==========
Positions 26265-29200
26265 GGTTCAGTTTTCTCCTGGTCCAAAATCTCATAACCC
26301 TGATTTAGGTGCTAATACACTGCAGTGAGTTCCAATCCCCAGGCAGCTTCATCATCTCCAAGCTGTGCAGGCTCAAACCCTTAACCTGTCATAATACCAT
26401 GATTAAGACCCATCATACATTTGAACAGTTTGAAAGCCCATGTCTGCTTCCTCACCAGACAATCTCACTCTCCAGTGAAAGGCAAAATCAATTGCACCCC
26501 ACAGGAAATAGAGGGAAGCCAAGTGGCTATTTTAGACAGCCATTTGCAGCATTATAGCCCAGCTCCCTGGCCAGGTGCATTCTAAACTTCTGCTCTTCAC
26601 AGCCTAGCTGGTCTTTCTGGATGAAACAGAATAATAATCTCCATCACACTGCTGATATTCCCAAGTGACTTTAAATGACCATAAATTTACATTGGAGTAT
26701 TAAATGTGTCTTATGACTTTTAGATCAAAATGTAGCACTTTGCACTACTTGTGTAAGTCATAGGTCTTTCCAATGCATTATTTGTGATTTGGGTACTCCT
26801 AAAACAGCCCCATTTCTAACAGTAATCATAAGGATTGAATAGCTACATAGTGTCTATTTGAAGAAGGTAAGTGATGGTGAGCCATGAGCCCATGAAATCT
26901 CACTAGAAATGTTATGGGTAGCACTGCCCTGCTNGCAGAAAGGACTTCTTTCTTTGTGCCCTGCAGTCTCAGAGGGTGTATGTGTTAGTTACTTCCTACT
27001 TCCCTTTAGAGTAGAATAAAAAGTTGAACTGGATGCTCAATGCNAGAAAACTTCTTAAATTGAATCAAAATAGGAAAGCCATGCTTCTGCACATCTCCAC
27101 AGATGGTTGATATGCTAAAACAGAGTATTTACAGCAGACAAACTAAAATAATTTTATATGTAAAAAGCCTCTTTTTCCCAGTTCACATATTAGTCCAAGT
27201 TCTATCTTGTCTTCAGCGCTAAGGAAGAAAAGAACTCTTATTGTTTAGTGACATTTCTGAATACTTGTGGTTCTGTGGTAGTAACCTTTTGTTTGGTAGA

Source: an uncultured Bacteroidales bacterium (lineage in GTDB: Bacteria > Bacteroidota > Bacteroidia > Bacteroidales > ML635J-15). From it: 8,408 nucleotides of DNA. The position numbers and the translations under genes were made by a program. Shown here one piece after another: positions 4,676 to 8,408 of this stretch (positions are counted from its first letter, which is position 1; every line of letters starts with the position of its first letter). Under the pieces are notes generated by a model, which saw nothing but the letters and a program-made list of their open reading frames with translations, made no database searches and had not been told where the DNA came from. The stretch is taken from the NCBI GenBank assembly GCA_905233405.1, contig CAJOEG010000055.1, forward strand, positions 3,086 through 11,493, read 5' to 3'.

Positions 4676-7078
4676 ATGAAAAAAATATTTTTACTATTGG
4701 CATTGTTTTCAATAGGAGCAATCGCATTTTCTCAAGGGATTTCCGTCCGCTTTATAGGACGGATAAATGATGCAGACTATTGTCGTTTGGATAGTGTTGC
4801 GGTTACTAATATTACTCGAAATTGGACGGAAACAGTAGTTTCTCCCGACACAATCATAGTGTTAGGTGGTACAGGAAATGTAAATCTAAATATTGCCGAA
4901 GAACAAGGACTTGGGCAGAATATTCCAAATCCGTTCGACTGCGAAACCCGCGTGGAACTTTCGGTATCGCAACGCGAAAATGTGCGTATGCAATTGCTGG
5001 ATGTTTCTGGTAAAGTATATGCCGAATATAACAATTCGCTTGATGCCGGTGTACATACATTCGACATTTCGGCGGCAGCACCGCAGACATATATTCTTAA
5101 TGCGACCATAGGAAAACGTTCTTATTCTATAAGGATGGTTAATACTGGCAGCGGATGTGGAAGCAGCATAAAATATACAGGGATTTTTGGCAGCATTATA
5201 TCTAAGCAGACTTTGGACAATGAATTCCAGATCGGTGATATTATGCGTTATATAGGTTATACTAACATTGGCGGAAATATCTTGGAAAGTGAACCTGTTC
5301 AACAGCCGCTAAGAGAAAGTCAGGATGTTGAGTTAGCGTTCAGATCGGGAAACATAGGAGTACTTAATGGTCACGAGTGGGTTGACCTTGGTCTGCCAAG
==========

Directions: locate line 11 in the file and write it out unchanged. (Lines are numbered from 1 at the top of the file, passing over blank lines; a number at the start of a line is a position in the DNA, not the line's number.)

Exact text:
27101 AGATGGTTGATATGCTAAAACAGAGTATTTACAGCAGACAAACTAAAATAATTTTATATGTAAAAAGCCTCTTTTTCCCAGTTCACATATTAGTCCAAGT